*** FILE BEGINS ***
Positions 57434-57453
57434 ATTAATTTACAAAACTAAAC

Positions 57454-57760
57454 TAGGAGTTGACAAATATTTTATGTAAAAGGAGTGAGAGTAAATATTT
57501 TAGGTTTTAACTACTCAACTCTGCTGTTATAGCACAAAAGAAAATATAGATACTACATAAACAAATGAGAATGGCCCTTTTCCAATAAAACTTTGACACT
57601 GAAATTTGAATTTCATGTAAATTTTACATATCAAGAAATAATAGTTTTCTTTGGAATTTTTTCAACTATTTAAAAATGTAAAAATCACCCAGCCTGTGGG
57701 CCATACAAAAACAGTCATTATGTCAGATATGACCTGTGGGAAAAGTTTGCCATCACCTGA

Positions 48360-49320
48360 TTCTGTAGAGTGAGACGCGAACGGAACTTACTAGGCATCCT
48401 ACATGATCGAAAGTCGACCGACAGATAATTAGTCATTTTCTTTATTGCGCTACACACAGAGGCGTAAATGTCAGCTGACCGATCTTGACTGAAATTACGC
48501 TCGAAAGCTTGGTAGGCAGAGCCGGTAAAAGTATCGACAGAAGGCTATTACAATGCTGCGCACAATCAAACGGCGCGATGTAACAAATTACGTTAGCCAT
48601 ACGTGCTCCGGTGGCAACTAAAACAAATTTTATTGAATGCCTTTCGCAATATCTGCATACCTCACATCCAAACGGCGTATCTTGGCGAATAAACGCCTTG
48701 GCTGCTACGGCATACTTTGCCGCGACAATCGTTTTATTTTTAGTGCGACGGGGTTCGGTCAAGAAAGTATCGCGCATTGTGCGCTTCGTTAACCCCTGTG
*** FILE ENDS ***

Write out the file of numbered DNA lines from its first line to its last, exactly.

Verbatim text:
Positions 57434-57453
57434 ATTAATTTACAAAACTAAAC

Positions 57454-57760
57454 TAGGAGTTGACAAATATTTTATGTAAAAGGAGTGAGAGTAAATATTT
57501 TAGGTTTTAACTACTCAACTCTGCTGTTATAGCACAAAAGAAAATATAGATACTACATAAACAAATGAGAATGGCCCTTTTCCAATAAAACTTTGACACT
57601 GAAATTTGAATTTCATGTAAATTTTACATATCAAGAAATAATAGTTTTCTTTGGAATTTTTTCAACTATTTAAAAATGTAAAAATCACCCAGCCTGTGGG
57701 CCATACAAAAACAGTCATTATGTCAGATATGACCTGTGGGAAAAGTTTGCCATCACCTGA

Positions 48360-49320
48360 TTCTGTAGAGTGAGACGCGAACGGAACTTACTAGGCATCCT
48401 ACATGATCGAAAGTCGACCGACAGATAATTAGTCATTTTCTTTATTGCGCTACACACAGAGGCGTAAATGTCAGCTGACCGATCTTGACTGAAATTACGC
48501 TCGAAAGCTTGGTAGGCAGAGCCGGTAAAAGTATCGACAGAAGGCTATTACAATGCTGCGCACAATCAAACGGCGCGATGTAACAAATTACGTTAGCCAT
48601 ACGTGCTCCGGTGGCAACTAAAACAAATTTTATTGAATGCCTTTCGCAATATCTGCATACCTCACATCCAAACGGCGTATCTTGGCGAATAAACGCCTTG
48701 GCTGCTACGGCATACTTTGCCGCGACAATCGTTTTATTTTTAGTGCGACGGGGTTCGGTCAAGAAAGTATCGCGCATTGTGCGCTTCGTTAACCCCTGTG